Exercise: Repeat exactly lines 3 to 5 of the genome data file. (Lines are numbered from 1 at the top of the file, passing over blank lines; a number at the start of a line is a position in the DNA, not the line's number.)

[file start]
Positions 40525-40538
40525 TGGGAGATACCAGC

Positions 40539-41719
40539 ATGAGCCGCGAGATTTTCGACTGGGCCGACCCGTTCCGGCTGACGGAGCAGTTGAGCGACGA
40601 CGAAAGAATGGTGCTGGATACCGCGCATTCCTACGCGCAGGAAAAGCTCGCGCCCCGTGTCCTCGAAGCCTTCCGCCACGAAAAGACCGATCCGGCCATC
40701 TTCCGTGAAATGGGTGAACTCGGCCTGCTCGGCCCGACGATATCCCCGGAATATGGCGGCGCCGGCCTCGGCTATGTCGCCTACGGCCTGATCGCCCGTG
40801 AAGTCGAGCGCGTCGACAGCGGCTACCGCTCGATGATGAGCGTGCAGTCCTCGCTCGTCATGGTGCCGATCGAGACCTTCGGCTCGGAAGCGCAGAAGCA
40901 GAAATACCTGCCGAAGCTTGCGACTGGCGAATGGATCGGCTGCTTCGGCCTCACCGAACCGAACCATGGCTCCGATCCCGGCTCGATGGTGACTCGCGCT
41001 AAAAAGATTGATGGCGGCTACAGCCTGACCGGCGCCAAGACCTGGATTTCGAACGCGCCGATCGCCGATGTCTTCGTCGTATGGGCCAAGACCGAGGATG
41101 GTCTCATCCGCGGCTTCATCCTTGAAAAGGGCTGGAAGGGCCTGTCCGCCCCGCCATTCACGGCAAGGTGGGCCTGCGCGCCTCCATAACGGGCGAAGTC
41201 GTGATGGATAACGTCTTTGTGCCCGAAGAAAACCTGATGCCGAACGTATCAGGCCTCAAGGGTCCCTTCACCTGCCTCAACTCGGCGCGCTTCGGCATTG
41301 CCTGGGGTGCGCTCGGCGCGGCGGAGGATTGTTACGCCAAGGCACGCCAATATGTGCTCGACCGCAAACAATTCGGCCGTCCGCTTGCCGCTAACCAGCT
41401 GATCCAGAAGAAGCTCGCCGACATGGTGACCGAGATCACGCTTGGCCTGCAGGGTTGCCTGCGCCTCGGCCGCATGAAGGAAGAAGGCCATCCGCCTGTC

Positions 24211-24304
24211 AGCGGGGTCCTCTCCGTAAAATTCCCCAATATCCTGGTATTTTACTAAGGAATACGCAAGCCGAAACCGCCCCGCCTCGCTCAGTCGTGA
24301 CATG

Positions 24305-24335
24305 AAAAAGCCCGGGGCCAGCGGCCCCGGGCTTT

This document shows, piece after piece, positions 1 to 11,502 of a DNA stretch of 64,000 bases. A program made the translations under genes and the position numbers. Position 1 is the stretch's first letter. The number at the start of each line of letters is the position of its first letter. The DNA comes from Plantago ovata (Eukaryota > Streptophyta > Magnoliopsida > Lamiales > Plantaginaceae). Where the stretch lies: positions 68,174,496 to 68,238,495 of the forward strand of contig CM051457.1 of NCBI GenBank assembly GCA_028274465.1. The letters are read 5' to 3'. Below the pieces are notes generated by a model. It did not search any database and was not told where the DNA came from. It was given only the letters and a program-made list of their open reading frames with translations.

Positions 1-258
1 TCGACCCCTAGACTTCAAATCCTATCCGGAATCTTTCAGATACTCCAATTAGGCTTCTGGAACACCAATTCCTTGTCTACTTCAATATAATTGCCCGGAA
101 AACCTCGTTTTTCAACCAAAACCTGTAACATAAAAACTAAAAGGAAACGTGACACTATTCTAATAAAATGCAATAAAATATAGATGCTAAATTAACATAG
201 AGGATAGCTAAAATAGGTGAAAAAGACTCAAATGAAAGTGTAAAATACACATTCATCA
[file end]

Positions 40539-41719
40539 ATGAGCCGCGAGATTTTCGACTGGGCCGACCCGTTCCGGCTGACGGAGCAGTTGAGCGACGA
40601 CGAAAGAATGGTGCTGGATACCGCGCATTCCTACGCGCAGGAAAAGCTCGCGCCCCGTGTCCTCGAAGCCTTCCGCCACGAAAAGACCGATCCGGCCATC